February 9th, 2009

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Silvers with Riley
By Hap, Alaska

The hike was miserable; almost two miles, cold, raining and the wind gusting. The brush was soaking wet and the silver salmon creek we were headed for promised to be too high and muddy to fish.

Riley was struggling, trying his best to get through without help. His pride at seven was already a serious force. His raincoat nearly swept the ground and hardly seemed necessary since his hip boots were pulled all the way up. His feet had outgrown his legs that year producing big loose wrinkles in the boot tops. Neither the excess coat yardage nor the rubber wrinkles helped him through the brushy hummocks.

As the hike wore on I worried Riley would give up, but he didn't. Then I nearly gave up when we finally reached the creek. It was every bit as high and roiled as expected. A pinch point in the current produced a standing wave and it was throwing foam balls and some rose enough to get caught by the wind and tossed into the bank of willows and alders above. The small island in mid-hole was submerged. The stream below the hole was running through the alders for several feet on either side, above and outside its usual banks. And still, Riley wanted to fish. He had been tough and deserved better.

We waded out to the submerged islet and found the water only a few inches deep at the islet's highest point. Riley immediately started working a coho fly, flopping it out and stripping it back in his best imitation of the technique that included both hand stripping and swiveling his hips.

It took only minutes before I saw him holding the rod above the handle with scarlet fingers and pivoting his whole body from the ankles up. He looked to be snagged among the trees across the hole, but he had not been working enough line to get there. In slow motion the rod doubled over, snapping Riley back around, nearly pulling him over as a great, sea-lice-infested, purple-blue-chrome silver came airborne and hung with beads of water suspended and then, ever so slowly, fell back into the roiled water.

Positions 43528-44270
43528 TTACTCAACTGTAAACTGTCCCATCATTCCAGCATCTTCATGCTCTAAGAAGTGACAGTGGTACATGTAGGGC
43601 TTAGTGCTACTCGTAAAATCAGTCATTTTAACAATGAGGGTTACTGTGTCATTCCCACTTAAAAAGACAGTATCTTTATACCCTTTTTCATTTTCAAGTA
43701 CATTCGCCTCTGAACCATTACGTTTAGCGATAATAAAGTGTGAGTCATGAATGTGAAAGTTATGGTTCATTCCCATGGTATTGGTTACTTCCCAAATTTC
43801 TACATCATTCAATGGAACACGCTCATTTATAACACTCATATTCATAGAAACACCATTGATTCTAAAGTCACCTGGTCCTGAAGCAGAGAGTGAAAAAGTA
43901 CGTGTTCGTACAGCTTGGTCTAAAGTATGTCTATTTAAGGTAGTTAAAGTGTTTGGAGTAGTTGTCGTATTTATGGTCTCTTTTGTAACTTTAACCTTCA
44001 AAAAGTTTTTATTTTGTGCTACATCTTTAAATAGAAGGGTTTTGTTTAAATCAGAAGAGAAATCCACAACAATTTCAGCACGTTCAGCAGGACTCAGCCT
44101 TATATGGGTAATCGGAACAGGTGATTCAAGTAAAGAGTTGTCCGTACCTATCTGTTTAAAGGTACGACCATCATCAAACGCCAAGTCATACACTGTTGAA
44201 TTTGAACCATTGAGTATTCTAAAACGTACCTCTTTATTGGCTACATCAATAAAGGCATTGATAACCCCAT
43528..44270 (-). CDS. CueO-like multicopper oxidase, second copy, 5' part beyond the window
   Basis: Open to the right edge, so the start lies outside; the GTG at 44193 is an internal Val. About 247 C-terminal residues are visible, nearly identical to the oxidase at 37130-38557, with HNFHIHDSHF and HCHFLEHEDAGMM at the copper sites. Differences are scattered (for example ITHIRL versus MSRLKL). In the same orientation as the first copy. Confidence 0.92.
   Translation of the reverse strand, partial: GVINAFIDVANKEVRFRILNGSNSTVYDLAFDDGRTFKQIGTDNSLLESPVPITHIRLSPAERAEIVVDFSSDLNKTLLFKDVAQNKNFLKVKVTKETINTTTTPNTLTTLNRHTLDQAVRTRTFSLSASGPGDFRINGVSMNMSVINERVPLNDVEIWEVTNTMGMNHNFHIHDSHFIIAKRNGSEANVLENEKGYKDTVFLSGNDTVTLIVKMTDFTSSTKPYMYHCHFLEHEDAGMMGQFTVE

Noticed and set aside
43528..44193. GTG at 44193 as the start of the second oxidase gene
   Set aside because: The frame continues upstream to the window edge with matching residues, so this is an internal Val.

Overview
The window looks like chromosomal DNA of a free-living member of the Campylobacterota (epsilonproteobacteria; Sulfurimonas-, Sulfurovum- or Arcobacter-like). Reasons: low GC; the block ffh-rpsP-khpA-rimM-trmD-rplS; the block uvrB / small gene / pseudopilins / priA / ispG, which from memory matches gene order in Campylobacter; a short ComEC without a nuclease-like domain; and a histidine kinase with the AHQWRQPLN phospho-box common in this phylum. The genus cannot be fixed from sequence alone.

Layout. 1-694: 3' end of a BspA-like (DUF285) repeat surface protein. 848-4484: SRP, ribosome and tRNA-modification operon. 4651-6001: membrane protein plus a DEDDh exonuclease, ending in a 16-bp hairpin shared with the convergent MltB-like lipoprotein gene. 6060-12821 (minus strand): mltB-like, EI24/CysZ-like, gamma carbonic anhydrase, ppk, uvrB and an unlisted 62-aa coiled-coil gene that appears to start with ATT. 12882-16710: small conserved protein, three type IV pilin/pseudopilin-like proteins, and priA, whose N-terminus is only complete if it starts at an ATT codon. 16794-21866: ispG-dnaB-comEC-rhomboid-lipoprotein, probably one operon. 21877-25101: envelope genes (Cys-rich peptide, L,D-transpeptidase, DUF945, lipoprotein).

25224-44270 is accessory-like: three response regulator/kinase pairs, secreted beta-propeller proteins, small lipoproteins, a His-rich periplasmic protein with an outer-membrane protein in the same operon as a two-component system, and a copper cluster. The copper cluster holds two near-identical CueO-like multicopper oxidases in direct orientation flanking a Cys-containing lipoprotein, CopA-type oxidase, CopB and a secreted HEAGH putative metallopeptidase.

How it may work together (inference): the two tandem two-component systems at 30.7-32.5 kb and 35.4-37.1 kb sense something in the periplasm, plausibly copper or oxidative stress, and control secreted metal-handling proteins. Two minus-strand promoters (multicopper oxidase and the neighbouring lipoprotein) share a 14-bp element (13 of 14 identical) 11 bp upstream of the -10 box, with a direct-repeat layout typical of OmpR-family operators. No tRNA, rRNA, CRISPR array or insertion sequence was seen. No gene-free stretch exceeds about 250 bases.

Riley regained his footing and leaned back on the rod as the silver came to the surface again and ran, half-exposed, downstream and into the maze of flooded tag alders, tangling more and more until Riley could no longer feel any pressure and we could hear the silver thrashing back in the dark recesses under the alders. Without stopping to consider the potential problems in leaving him alone so close to the raging water, I ran up out of the hole and beat through the brush to go around and come in from below the tangled fish.

Almost immediately I stepped into a deep hole hidden by the frothy water and went to my knees, the water over my waist. When my breath finally returned it was only good for gasped profanity.

The silver hung down current from a larger alder trunk, rolling and shooting back and forth on a six-foot tether. I could not grab the fish, missing his tail several times as he swung past, so I grabbed the line with my left hand and tried to grab him with the right. Panicked by the rough handling the silver shot away up current. Stumbling back and forth through the brush I again went to my knees, exchanging the slightly warmed water in my boots for fresh ice. I could no longer find the silver and blowdown, awash in the torrent, kept me from going straight back to Riley, so when it was obvious the fish was lost I stumbled back through the brush the way I had come. When I could see the hole and most of the flooded islet Riley was not there.

In flooded boots I slogged, no small amount of panic, to the top of the dirt slide down to the creek and there knelt Riley holding down his fish and looking very concerned. He said he kept the line tight and took whatever slack the fish gave him, until it was flopping on the islet and from there he dragged it to the small beach. Silver teeth are fierce and tender young hands could easily be torn by them, yet he managed to remain intact.

On the hike back the sun broke through the low clouds igniting the burgundy fireweed and crimson blueberry leaves. In a bright patch Riley indulged me in a photo session and he looked so cold and lost in his rain gear. It remains a strong reminder of the resilience and uncomplaining character of a boy, now nearly a man and his independence building on the strength of a bent fly rod. ~ Hap

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